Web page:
The reunion, Return To Hogwarts, was released on January 1, but did not feature the author behind the series apart from in old archive footage.
The author’s appearance on the 20-year anniversary show was widely speculated about in the wake of scandal over her statements about women’s and transgender people’s rights, which were branded ‘transphobic’ – but no statement from the author clarified the matter.
She has historically spoken out about cancel culture amid claims she has been ‘cancelled’ by younger generations – but her new interview today shows that was not the case here – she simply ‘didn’t want to be a part of it’.
Speaking with Graham Norton on Virgin Radio, the 57-year-old said today: ‘I was asked to be on that and I decided I didn’t want to be a part of it.
‘It was about the films not the books, quite rightly. That was what the anniversary was about.
‘So no one said don’t [do it]… I was asked to do it and I decided not to.’
She clarified that she wasn’t advised against making an appearance, explaining that it was her own decision, following fan speculation around her absence.
The reunion, Return To Hogwarts, was released on January 1, but did not feature the author behind the series apart from in old archive footage (pictured)
Pictured: JK Rowling with young stars from Harry Potter. The only footage of the author speaking herself as opposed to being discussed was a segment from a 2019 interview
Emma Watson (left) and Rupert Grint (right) share a heartwarming moment during the film reunion
An archive shot during the reunion showed the author at a signing for the first book, while Robbie Coltrane, who played Hagrid, also lauded JK for helping people establish a love of books again during the rise of Potter mania.
The only footage of the author speaking herself as opposed to being discussed is a segment from a 2019 interview which is repeatedly serialised.
In the interview she is seen discussing the uphill struggle to find an actor to play Harry when casting the first movie, Harry Potter And The Sorcerer’s Stone.
Since the last Harry Potter film was released its author has become a deeply divisive figure.
Most recently she hit headlines after posting about a ‘death threat’ she received in the wake of the violent attack on author Salman Rushdie.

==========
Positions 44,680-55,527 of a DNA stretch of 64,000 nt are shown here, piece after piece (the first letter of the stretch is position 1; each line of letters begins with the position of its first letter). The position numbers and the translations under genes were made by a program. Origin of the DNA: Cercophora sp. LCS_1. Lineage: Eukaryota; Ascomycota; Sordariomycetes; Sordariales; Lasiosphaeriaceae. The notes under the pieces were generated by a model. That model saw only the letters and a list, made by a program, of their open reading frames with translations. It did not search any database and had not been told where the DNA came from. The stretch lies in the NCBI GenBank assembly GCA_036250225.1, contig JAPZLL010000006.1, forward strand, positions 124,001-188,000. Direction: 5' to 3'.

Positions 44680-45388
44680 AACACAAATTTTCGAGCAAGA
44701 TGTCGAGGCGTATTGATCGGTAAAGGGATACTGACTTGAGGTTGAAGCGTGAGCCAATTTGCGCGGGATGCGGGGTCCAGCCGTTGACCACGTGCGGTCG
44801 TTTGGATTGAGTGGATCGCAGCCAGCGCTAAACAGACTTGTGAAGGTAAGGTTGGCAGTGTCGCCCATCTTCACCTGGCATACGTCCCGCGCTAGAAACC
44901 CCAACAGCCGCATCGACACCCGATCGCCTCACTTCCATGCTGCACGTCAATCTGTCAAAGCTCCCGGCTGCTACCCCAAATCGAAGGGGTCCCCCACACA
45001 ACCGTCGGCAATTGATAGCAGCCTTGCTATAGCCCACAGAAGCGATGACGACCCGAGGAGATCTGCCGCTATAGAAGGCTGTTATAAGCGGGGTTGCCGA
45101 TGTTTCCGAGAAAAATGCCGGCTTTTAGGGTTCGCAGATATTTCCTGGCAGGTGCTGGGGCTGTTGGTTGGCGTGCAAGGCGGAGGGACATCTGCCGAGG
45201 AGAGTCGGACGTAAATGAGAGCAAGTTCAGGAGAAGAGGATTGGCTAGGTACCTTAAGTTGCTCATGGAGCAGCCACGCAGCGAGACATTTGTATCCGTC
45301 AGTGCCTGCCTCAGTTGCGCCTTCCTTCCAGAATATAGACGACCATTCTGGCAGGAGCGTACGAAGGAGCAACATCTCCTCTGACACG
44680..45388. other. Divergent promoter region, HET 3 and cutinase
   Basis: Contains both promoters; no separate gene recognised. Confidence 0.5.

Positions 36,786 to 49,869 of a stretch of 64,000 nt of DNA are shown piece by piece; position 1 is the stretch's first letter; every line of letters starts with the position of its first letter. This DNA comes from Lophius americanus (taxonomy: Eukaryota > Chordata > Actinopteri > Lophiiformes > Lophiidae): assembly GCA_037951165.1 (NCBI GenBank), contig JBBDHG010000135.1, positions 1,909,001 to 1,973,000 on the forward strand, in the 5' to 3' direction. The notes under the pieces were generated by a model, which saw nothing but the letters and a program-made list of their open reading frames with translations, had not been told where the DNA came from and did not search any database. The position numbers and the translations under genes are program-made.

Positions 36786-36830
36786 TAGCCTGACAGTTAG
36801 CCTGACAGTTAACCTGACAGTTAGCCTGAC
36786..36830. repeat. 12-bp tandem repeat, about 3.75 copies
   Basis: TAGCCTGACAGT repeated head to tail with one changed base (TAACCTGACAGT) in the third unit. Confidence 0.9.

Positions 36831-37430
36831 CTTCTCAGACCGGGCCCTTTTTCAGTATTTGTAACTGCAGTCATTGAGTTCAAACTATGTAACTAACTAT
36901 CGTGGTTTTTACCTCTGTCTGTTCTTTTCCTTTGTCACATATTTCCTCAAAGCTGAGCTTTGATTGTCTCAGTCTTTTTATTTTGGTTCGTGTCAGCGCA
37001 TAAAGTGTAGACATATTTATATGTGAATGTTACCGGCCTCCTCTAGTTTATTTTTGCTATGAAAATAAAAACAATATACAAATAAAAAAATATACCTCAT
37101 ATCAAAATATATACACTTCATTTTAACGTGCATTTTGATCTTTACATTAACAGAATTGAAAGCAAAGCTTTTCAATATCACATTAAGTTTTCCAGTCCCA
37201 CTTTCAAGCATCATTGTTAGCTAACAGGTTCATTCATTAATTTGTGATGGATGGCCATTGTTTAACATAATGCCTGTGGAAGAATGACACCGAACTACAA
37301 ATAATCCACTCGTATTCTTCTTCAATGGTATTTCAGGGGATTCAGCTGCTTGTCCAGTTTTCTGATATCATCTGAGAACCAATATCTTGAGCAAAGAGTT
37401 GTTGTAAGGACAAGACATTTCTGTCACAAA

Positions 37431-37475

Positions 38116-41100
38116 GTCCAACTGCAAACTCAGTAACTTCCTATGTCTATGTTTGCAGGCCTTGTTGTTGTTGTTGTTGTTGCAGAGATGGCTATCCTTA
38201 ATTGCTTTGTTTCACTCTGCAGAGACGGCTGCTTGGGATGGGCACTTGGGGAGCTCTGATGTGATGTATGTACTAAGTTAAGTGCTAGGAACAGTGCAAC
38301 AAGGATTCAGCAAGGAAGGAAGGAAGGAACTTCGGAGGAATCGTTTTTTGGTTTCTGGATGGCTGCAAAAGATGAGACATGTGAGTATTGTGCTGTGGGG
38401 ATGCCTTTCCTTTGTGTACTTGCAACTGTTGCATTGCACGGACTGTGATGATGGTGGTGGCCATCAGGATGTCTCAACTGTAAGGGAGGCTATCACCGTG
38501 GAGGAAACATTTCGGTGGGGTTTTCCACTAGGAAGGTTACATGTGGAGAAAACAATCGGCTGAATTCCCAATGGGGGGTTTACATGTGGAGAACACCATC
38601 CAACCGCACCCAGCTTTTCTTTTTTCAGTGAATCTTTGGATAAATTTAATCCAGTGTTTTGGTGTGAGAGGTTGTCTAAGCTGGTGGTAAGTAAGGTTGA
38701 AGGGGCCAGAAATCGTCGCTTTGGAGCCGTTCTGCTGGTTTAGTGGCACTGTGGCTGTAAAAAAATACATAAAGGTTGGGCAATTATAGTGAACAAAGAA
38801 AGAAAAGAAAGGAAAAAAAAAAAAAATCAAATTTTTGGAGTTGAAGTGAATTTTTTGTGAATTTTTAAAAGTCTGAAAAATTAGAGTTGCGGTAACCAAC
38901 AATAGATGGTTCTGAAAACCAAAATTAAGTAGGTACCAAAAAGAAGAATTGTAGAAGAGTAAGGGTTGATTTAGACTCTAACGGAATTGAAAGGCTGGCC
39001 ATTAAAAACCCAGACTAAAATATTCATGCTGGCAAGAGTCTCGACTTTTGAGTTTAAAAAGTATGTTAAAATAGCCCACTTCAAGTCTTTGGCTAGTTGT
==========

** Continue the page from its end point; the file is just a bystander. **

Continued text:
The day of the attack, she wrote on Twitter: ‘Horrifying news. Feeling very sick right now. Let him be ok’.
An Islamic extremist then appeared to threaten Ms Rowling, writing: ‘you are next’.
She said she reported the threat to Twitter, before posting a screenshot of the response, commenting: ‘These are your guidelines, right? “Violence: You may not threaten violence against an individual or a group of people. We also prohibit the glorification of violence… “Terrorism/violent extremism: You may not threaten or promote terrorism”…’
In an apparent bid to get Aziz booted off Twitter, Rowling later posted: ‘@TwitterSupport any chance of some support?’.
JK Rowling attends the Fantastic Beasts: The Secrets of Dumbledore world premiere at The Royal Festival Hall on March 29, 2022
In her Virgin Radio interview, Graham Norton asked Ms Rowling about how she felt online trolling could be de-escalated.
‘I think on one level I’m not sure I can [de-escalate it]. I’m not sure any individual can.
‘I try to behave online as I would like others to behave. I wouldn’t ever want to… I’ve never threatened anyone,’ the author said.
She explained that while she loves the ‘pub brawl’ atmosphere of Twitter, she now has a ‘love hate relationship’ with the platform after she took a year off from using it.
‘Social media can be a lot of fun and I do like the pub argument aspect of it. That can be a fun thing to do, but there’s no doubt that social media is a gift for people that want to behave.’
The author has also often tweeted critically about the use of inclusive language and spaces, most memorably retweeting a post which referred to ‘people who menstruate’ and adding: ‘I’m sure there used to be a word for those people. Someone help me out. Wumben? Wimpund? Woomud?’
Transgender activists say Ms Rowling’s stances are discriminatory and fail to recognise the difficulties that transgender and non-binary people face, but some feminists argue it is vital to retain single-sex spaces to protect vulnerable women.
Ms Rowling has also received backlash from claims she made in a bid to defend herself in 2020, including the claim that only people who are ‘privileged or lucky enough never to have come up against male violence’ support inclusive spaces.
She said: ‘I stand alongside the brave women and men, gay, straight and trans, who’re standing up for freedom of speech and thought, and for the rights and safety of some of the most vulnerable in our society: young gay kids, fragile teenagers, and women who’re reliant on and wish to retain their single sex spaces.
‘Polls show those women are in the vast majority, and exclude only those privileged or lucky enough never to have come up against male violence or sexual assault, and who’ve never troubled to educate themselves on how prevalent it is.’
Asked if she still speaks to cast members, she added: ‘I have…yes, I do. Some more than others but that was always the case. Some I knew better than others.’
Rowling, who was promoting her new novel The Ink Black Heart by her pen name Robert Galbraith, also spoke of the difficulty of going out in public and being recognised.